Friday, May 4, 2012

I Think This Is Important

Henry Aaron, the brains behind the R plan for Medicare (ie, the Paul Ryan plan which Rominee also loves), has changed his mind. Maybe he got tired after hitting all those home runs. In any case, he no longer thinks the plan will work. This, of course, means Rs will love it even more, since things that haven't ever worked or mathematically won't work are what they cleave to most; but I think it's important to listen to what he says. It cuts both ways:

The basic idea is simple: let people pick their health insurers in the private market, subsidize the premiums, and competition will drive down costs...


"In the years since Bob Reischauer and I put this Idea forward, I've changed my mind," Aaron said at a hearing of the House Ways and Means Committee last week.


The big reason is that Aaron has seen no evidence since the two men came up with the idea that their assumptions have been borne out. A key assumption was that the insurance industry or government would figure out how better to adjust risk among companies so that if one insurer suddenly was saddled with an unusually expensive population, it would share the costs with other insurers or the government. That would keep costs down because it removes some of the incentive to cherry-pick healthier customers or shun sicker ones.


"The evidence to date is not encouraging," Aaron said...

Aaron has not abandoned the idea of premium support for Medicare, if it can be figured out. He argued that rather than trying to do it right away, as Ryan and other proponents insist, policymakers should first see how it works for younger people -- as it is beginning to be applied in the health care reform law.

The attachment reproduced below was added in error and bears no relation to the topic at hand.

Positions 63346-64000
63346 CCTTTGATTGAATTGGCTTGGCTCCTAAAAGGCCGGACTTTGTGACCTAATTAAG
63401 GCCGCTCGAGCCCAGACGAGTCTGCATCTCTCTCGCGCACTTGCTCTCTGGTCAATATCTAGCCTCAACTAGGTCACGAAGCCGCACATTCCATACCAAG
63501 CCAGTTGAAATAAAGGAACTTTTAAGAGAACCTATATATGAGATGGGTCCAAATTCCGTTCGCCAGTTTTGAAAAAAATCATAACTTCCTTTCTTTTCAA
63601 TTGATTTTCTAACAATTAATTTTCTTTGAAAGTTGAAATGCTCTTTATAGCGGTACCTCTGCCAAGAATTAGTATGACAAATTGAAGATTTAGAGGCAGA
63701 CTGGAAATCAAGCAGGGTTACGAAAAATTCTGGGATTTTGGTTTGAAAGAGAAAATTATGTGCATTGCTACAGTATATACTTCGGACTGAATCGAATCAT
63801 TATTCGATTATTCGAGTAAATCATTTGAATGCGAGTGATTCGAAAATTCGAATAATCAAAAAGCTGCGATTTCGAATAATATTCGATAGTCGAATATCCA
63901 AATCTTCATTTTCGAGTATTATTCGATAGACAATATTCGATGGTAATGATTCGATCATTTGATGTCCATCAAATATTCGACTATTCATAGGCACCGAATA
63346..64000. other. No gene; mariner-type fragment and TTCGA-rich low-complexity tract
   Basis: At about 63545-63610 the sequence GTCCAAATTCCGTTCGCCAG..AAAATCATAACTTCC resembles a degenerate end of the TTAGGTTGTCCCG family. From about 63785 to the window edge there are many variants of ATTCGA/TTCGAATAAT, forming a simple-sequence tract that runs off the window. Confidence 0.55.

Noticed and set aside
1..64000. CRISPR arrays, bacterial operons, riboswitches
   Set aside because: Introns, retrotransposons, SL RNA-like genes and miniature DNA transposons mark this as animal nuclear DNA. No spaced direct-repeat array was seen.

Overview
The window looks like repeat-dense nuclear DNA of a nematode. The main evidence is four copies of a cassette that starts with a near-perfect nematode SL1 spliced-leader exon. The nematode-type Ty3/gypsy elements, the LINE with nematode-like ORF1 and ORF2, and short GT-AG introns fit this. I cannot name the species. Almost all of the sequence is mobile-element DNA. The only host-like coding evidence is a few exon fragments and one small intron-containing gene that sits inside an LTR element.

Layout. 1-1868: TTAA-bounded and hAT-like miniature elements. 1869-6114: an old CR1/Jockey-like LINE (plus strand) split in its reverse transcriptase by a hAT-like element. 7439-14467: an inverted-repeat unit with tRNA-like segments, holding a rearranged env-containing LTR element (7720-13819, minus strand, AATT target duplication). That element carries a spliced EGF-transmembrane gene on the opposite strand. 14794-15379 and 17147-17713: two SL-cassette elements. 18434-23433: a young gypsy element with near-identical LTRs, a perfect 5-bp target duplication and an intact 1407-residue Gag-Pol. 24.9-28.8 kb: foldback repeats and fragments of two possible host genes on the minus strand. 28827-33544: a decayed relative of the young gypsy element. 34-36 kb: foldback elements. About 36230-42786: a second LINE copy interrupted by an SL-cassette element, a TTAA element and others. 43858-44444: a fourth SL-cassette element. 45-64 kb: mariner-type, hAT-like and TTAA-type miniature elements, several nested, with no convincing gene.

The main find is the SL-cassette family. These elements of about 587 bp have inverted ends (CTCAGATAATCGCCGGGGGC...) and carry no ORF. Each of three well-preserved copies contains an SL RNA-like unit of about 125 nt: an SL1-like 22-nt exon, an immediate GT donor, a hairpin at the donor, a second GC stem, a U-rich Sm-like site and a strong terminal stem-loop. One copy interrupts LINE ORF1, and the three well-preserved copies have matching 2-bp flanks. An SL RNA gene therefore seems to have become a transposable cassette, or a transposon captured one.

"The passage of the Affordable Care Act means we have put in place a key element of the premium support idea for the rest of the population, namely health insurance exchanges," Aaron said. "... We should prove that the health insurance exchanges work, get them up and running before we take seriously, in my view, calls to put the Medicare population through a similar system."


Aaron also argued that there's another problem with trying to ensure a premium support model works -- it requires stringent regulation to make sure companies don't game the system. Aaron said he can't see that happening with a Congress fired by anti-regulatory zeal.

I take a couple of points from this: first, the ACA is creating some innovations that need time to be assessed, good or bad. Second, the very idea of "premium support" has been suspect from the beginning, which is among the reasons I've never much liked the ACA.

Since this isn't just some guy on the street who's changed his mind, but the one behind the whole damn thing, you'd think it'd be given a certain amount of credence by Ryanites, give them pause, send them back to the drawing board.

You'd think.

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